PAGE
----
Testing shows some bacteria could survive under Mars conditions
An international team of radiation specialists, biologists and infectious disease experts has found four types of bacteria that are capable of surviving exposure to the hostile Mars environment. In their study, published in the journal Astrobiology, the group exposed four human-infectious bacteria to Mars-like conditions.
Over the past several years, microbiologists have found that some types of bacteria are capable of surviving in extremely hostile environments, both on Earth and in space. Bacteria has been found growing in places on Earth that experience abnormally high amounts of radiation, salt, extreme temperatures and almost no water. One type was also found living on the outside of the space station and other types are able to grow in meteorite material.
Such findings have led to concerns about the safety of astronauts venturing to places like Mars—if bacteria from Earth were carried there, either on or in astronauts or the equipment they bring, it could lead to sickness or death. In this new study, the research team wondered about the possibility of bacteria from Earth surviving conditions on Mars.
To test the possibility, the researchers created a Mars-like environment in a box in their lab, complete with a regolith stand-in, cold temperatures, a no-oxygen atmosphere and radiation exposure. They then added four types of bacteria, one by one: Serratia marcescens, Pseudomonas aeruginosa, Klebsiella pneumoniae and Burkholderia cepacia. All four are known to infect humans.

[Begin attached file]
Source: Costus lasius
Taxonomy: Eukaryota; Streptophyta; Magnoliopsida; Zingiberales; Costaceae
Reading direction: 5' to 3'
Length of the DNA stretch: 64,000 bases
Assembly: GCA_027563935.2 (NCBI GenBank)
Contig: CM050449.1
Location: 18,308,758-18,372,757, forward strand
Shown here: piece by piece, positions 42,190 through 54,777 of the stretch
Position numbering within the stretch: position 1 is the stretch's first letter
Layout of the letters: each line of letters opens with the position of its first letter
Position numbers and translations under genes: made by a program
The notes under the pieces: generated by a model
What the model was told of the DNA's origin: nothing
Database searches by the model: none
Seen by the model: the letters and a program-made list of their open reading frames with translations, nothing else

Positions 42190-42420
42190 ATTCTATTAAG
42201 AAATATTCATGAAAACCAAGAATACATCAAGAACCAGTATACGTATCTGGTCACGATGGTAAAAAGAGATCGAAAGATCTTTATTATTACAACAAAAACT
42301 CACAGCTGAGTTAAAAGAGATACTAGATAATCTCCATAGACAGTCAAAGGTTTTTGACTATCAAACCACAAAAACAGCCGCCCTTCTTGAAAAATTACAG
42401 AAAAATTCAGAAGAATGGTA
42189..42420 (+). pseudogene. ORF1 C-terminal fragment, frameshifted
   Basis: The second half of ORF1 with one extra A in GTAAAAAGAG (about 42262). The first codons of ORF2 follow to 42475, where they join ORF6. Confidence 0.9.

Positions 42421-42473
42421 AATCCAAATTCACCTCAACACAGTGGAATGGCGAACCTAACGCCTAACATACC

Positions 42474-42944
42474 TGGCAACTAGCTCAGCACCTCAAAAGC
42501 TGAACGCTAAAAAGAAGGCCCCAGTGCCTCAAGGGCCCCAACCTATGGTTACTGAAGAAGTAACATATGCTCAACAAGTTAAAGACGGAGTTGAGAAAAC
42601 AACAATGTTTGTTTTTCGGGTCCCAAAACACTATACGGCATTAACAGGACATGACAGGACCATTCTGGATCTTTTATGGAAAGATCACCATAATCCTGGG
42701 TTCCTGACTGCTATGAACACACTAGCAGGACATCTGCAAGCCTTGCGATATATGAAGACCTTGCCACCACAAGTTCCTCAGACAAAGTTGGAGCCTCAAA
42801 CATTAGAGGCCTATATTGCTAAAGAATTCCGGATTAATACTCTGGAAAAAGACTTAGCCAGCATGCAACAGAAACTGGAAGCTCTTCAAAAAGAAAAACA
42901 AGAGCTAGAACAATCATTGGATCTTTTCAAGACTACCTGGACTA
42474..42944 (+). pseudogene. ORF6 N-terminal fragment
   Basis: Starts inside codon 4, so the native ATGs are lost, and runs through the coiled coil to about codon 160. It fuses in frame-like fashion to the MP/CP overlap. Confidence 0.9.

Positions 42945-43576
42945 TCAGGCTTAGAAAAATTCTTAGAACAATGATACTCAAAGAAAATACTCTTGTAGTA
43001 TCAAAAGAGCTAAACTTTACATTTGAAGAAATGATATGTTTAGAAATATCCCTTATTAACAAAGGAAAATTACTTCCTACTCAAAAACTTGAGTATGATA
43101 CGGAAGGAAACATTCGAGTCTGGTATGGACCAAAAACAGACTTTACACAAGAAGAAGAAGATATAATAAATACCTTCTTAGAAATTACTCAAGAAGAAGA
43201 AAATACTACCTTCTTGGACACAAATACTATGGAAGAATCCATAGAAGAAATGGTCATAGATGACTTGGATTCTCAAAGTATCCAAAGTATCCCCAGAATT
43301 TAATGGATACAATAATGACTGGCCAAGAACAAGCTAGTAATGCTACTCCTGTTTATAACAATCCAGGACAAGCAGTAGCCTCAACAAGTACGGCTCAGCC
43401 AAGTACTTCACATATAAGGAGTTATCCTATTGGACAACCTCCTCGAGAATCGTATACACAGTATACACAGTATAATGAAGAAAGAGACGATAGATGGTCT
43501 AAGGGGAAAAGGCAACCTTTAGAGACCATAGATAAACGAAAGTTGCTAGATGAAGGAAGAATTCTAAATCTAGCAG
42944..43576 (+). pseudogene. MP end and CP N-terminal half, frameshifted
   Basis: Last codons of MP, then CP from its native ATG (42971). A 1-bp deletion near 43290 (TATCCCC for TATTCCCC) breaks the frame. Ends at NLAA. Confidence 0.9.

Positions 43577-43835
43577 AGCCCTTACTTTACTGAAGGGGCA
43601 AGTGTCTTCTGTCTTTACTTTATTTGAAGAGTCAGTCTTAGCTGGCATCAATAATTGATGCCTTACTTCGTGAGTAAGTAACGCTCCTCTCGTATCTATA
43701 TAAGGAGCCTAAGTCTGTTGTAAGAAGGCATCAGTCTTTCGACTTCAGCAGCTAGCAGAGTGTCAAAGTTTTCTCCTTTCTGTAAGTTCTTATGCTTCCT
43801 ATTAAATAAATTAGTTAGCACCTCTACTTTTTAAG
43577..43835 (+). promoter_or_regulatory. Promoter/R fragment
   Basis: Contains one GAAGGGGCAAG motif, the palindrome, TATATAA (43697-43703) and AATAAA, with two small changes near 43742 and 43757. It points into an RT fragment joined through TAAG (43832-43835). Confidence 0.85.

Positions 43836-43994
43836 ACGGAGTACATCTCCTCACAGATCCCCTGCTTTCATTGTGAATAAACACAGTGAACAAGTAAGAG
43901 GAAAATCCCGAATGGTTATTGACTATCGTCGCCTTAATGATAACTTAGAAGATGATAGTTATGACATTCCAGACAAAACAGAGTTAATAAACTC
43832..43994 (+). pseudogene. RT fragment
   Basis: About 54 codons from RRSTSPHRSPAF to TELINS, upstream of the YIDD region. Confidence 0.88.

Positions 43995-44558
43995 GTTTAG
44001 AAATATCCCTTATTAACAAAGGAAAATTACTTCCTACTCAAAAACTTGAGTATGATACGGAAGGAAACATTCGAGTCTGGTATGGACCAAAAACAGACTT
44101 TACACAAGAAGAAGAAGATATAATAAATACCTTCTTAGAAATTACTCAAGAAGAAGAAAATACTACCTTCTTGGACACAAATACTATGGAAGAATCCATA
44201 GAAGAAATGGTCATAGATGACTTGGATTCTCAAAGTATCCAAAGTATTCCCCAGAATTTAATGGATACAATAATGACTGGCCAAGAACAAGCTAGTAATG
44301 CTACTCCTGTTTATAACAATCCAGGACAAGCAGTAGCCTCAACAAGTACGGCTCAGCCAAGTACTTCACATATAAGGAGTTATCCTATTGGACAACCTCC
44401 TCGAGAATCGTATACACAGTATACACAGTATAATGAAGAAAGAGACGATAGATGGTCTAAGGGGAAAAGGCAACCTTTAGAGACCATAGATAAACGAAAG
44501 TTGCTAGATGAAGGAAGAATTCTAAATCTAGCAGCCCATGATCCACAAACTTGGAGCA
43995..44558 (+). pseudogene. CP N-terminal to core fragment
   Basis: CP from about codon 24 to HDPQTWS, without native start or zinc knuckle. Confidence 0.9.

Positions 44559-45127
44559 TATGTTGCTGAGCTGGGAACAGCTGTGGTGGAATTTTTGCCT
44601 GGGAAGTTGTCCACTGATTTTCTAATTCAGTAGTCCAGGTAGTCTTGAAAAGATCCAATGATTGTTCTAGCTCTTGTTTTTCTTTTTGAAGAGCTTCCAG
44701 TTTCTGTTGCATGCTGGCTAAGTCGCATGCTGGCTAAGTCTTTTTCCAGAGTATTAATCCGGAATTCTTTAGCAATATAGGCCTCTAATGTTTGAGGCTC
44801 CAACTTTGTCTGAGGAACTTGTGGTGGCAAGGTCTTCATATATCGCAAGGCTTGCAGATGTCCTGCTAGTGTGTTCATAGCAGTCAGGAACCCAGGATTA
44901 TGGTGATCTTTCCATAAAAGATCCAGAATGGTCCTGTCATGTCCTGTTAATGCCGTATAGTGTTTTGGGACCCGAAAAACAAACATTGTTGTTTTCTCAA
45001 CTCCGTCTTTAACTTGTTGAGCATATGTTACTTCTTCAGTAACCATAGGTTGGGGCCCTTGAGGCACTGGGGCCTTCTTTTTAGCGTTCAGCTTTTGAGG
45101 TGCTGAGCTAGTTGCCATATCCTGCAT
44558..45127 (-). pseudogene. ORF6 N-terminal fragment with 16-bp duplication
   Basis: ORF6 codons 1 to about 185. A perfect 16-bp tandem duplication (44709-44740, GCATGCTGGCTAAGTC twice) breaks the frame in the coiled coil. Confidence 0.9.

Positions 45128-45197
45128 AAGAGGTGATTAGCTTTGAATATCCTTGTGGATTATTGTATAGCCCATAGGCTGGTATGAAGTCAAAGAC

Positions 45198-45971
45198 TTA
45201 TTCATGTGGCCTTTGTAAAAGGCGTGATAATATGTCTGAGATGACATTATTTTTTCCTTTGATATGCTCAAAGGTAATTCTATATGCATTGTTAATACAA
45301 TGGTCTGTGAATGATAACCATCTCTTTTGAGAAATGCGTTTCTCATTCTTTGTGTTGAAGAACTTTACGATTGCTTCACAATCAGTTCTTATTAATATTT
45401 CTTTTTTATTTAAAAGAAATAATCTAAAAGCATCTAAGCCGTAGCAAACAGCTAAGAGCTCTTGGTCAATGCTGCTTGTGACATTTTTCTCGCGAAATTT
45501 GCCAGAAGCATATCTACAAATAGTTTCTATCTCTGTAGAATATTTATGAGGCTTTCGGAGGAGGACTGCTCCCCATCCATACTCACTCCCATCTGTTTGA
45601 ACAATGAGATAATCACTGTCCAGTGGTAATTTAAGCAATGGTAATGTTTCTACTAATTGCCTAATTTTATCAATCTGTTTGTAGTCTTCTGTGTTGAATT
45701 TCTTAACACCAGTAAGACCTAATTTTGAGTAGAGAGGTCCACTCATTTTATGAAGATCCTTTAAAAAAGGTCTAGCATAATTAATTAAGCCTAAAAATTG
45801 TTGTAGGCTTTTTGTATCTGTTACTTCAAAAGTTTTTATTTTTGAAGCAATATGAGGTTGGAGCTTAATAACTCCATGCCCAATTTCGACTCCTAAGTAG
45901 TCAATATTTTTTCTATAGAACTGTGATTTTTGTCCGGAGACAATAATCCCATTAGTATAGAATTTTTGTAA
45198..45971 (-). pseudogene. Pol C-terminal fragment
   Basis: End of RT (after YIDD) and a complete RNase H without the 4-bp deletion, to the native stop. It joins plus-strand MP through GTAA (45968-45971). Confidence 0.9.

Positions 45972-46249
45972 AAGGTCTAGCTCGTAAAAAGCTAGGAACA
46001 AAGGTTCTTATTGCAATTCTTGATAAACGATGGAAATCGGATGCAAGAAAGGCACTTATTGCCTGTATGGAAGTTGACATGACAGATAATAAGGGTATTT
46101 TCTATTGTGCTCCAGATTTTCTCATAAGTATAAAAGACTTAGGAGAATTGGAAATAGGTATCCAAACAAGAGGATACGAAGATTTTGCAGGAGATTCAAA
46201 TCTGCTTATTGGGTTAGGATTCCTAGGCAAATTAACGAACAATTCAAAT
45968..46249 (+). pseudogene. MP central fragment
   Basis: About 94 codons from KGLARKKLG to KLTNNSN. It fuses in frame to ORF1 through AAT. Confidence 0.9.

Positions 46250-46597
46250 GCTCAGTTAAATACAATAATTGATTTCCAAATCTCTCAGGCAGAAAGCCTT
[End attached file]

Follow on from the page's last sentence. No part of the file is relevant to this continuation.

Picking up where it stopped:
The team first tested how each of the bacteria types responded to each of the simulated conditions individually. They then subjected all four types to all the conditions at once. They found variable responses—B. cepacian, for example, was not able to grow in sodium-perchlorate-rich soil, a possible condition on Mars. Also, dramatically reducing the amount of water in the environment reduced survivability.
But they also found that all four survived to some extent when exposed to all that Mars would throw at them—three of them survived for 21 days, with one of them, P. aeruginosa, seeming to multiply and thrive.
The research team concludes that bacteria carried inadvertently to Mars could pose a health risk to astronauts, particularly if the bacteria mutated to help them better survive the harsh conditions.
More information: Tommaso Zaccaria et al, Survival of Environment-Derived Opportunistic Bacterial Pathogens to Martian Conditions: Is There a Concern for Human Missions to Mars?, Astrobiology (2024). DOI: 10.1089/ast.2023.0057
Journal information: Astrobiology
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